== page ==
close the door, they both caught it, “We’d like to be invited inside to speak with Mr. Begaye, if you don’t mind.”

They didn’t wait for response. Ymir nearly collapsed backward with the amount of force they used to push past her. She watched helplessly as they tore into their living room. “Mr. Begaye,” the officer with glasses spotted his sleeping form on the couch. “Mr. Begaye,” he attempted shaking him awake, “I’m with the Navajo Nation Police. We’d like to take you in for questioning.”

Ymir’s father grumbled a string of incoherent words. The officer with white roots sat him upright, “Mr. Begaye, we need you and your daughter to come with us.”

“He didn’t do anything,” Ymir spoke up, tears threatening to spill. “My mom just ran away. The car’s gone. We don’t know anything.” The officers shared another look, a longer one. Ymir wasn’t a proud child, nowhere near confident or arrogant. But even she hated how heavy their eyes looked, brimming with lackluster pity towards a thirteen-year-old girl. White roots placed a hand on her shoulder. It took everything in Ymir not to shake it off—not to bite it.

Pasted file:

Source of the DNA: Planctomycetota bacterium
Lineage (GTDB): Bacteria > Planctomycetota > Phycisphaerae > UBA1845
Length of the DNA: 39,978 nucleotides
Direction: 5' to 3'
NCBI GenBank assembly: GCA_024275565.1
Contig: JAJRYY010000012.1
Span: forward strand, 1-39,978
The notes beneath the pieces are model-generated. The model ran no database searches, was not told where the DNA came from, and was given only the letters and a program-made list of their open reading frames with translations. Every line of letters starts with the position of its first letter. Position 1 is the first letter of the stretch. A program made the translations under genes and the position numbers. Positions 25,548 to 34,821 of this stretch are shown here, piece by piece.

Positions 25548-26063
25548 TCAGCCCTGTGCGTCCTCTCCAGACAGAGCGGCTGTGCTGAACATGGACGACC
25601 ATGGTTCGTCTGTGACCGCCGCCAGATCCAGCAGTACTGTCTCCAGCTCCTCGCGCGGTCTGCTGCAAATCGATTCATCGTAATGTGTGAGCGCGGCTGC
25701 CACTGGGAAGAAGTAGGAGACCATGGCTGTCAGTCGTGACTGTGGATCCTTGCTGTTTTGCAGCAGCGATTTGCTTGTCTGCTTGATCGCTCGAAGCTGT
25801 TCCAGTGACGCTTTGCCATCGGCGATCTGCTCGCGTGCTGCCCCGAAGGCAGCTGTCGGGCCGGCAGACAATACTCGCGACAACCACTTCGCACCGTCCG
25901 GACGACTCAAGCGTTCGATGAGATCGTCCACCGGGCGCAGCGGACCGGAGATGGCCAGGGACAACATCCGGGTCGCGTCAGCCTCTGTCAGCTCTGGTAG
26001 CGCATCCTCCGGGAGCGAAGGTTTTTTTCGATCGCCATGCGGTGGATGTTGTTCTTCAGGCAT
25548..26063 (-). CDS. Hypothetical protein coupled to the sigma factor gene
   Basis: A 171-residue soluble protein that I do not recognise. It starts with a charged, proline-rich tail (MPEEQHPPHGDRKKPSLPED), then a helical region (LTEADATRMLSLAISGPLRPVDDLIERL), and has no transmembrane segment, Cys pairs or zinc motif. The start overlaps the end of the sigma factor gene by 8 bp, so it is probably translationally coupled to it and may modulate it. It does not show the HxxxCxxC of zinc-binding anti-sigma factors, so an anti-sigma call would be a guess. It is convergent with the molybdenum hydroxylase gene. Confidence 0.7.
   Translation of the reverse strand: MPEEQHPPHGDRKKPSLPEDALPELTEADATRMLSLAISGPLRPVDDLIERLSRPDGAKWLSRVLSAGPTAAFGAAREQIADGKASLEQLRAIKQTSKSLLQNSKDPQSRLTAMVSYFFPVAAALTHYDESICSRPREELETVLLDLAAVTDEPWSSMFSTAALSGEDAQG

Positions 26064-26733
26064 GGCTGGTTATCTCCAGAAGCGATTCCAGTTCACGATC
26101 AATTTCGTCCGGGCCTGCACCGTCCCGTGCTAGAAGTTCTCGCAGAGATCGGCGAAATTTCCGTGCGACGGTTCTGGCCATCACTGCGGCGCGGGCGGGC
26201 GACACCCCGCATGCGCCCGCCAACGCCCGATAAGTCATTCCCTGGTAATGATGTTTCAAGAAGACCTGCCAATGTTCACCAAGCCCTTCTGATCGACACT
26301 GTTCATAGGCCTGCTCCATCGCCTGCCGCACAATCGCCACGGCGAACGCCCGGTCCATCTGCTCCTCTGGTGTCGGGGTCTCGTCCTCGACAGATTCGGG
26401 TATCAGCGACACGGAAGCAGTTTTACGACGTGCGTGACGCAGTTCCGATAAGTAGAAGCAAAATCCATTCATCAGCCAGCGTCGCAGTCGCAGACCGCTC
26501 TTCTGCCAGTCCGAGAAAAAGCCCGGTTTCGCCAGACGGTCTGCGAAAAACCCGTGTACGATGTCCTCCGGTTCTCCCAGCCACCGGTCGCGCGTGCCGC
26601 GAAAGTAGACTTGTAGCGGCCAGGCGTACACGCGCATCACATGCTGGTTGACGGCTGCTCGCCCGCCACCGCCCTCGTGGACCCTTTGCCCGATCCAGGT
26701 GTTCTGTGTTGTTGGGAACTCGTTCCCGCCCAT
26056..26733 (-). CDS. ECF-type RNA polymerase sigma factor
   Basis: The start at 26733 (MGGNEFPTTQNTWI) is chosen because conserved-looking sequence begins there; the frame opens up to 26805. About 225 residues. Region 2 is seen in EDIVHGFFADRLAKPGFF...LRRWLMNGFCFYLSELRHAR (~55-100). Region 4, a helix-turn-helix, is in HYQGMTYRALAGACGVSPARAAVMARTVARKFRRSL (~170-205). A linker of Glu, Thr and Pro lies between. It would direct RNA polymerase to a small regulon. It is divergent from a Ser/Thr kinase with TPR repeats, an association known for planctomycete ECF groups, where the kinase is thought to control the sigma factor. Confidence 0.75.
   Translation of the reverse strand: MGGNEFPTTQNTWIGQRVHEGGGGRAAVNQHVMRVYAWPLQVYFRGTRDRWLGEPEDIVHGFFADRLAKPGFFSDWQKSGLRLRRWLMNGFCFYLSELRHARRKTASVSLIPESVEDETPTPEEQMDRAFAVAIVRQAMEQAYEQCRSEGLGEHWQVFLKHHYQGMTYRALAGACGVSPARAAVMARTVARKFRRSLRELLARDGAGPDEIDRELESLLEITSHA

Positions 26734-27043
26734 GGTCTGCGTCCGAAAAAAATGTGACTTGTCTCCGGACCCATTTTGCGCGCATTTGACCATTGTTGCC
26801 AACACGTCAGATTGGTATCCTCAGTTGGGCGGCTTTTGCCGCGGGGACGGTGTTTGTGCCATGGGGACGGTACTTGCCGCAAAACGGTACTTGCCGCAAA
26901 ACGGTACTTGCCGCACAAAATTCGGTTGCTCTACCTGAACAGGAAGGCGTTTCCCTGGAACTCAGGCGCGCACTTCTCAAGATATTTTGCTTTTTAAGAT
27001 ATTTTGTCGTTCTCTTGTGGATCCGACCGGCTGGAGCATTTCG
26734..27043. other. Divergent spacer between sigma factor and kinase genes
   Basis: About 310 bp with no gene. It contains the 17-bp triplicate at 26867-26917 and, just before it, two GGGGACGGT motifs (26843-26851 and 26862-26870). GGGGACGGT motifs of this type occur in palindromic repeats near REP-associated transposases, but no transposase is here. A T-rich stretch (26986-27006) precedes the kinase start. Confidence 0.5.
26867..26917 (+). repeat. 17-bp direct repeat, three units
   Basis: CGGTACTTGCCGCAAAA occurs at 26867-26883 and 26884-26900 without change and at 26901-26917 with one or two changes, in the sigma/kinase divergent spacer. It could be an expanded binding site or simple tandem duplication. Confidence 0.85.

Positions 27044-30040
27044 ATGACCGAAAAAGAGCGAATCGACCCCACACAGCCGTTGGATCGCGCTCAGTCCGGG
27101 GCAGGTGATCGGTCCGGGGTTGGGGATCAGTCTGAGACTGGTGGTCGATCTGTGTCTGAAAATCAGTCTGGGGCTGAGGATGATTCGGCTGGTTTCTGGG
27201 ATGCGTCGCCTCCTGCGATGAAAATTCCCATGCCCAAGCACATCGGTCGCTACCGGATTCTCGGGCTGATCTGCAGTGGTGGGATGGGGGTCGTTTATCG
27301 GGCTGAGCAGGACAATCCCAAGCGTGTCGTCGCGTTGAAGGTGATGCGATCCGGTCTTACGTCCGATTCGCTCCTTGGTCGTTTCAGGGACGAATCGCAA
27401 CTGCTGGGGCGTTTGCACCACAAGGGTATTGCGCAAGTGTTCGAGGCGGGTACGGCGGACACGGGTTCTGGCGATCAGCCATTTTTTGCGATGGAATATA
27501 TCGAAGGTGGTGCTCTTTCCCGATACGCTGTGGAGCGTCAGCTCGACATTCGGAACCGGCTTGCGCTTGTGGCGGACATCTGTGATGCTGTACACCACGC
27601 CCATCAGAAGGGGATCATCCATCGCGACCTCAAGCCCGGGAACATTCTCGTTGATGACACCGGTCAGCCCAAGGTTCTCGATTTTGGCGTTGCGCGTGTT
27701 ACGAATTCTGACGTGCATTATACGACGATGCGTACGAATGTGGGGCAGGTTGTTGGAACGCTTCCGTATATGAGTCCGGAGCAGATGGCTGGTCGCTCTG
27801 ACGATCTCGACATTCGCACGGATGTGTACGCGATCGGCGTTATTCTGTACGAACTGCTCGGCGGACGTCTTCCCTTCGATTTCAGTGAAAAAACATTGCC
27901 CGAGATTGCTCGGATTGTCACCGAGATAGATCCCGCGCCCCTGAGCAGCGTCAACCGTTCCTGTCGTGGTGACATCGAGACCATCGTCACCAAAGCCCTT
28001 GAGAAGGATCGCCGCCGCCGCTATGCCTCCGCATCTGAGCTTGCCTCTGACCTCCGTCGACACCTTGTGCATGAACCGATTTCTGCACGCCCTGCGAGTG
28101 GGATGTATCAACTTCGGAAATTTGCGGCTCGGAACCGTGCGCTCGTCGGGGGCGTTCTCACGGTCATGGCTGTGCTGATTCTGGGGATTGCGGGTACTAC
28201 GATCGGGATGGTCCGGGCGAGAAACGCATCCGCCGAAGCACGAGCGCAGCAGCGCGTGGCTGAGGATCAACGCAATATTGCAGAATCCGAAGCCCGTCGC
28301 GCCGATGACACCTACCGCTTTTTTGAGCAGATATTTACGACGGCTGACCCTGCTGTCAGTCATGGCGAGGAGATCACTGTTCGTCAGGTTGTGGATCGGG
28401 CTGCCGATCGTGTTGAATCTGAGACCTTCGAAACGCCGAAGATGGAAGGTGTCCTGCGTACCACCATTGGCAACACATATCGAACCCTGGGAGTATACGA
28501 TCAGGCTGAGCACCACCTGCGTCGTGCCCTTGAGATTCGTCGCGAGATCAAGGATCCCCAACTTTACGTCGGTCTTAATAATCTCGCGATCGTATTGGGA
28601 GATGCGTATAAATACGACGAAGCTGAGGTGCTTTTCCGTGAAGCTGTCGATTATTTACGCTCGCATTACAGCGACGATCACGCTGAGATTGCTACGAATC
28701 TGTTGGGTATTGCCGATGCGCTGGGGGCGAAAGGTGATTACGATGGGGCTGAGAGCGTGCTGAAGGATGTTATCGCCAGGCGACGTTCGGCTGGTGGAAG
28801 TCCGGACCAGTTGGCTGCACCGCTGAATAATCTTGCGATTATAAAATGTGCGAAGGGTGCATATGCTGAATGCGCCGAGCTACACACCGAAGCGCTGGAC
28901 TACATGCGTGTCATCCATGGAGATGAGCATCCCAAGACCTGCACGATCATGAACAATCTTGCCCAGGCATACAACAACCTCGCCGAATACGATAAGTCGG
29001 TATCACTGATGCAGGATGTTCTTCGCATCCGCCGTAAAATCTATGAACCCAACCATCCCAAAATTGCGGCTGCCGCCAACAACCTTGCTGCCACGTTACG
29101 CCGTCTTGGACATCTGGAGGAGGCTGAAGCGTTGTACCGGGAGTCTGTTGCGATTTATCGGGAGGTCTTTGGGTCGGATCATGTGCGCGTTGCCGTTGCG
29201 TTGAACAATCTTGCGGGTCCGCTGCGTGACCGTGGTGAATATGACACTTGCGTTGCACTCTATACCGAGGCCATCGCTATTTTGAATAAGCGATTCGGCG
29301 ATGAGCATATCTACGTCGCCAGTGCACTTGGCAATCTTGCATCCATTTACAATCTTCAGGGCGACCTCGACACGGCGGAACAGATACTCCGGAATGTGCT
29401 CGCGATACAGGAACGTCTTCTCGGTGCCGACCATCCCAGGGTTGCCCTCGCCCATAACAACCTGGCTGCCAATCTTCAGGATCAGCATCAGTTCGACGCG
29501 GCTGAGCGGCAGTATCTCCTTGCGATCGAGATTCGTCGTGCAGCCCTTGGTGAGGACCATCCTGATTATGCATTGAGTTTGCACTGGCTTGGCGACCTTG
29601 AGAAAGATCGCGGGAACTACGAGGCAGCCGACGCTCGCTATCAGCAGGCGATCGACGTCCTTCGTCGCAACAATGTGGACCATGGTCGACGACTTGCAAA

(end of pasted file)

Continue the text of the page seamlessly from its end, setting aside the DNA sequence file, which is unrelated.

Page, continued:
“We still need both of you to come with us. Your aunt, Ms. Nanabah Bekis, is worried about you and your mother.”

“My aunt—?” Ymir couldn’t hide the surprise in her voice. “My mother never—they never talked about her.”

Ymir’s father finally garnered a bit of sense. He swayed on his feet, as the officer with glasses helped him stand up. He mumbled something along the lines of it being too early for the law, how he didn’t drink that much last night, and ‘Ymir, make sure to have dinner ready when we get back.’ They all ignored him. Ymir watched as they loaded him in the car, only cuffing his hands after he tried swatting one of their faces, claiming he saw bugs. Though Ymir wore a heavy jacket, long sleeves, and thick socks underneath her pants, she still felt cold. It reminded her of that morning. The cold that crept slowly up her neck. The cold that still bit at Ymir’s toes and fingertips in the middle of the night. The cold that came with knowing—understanding that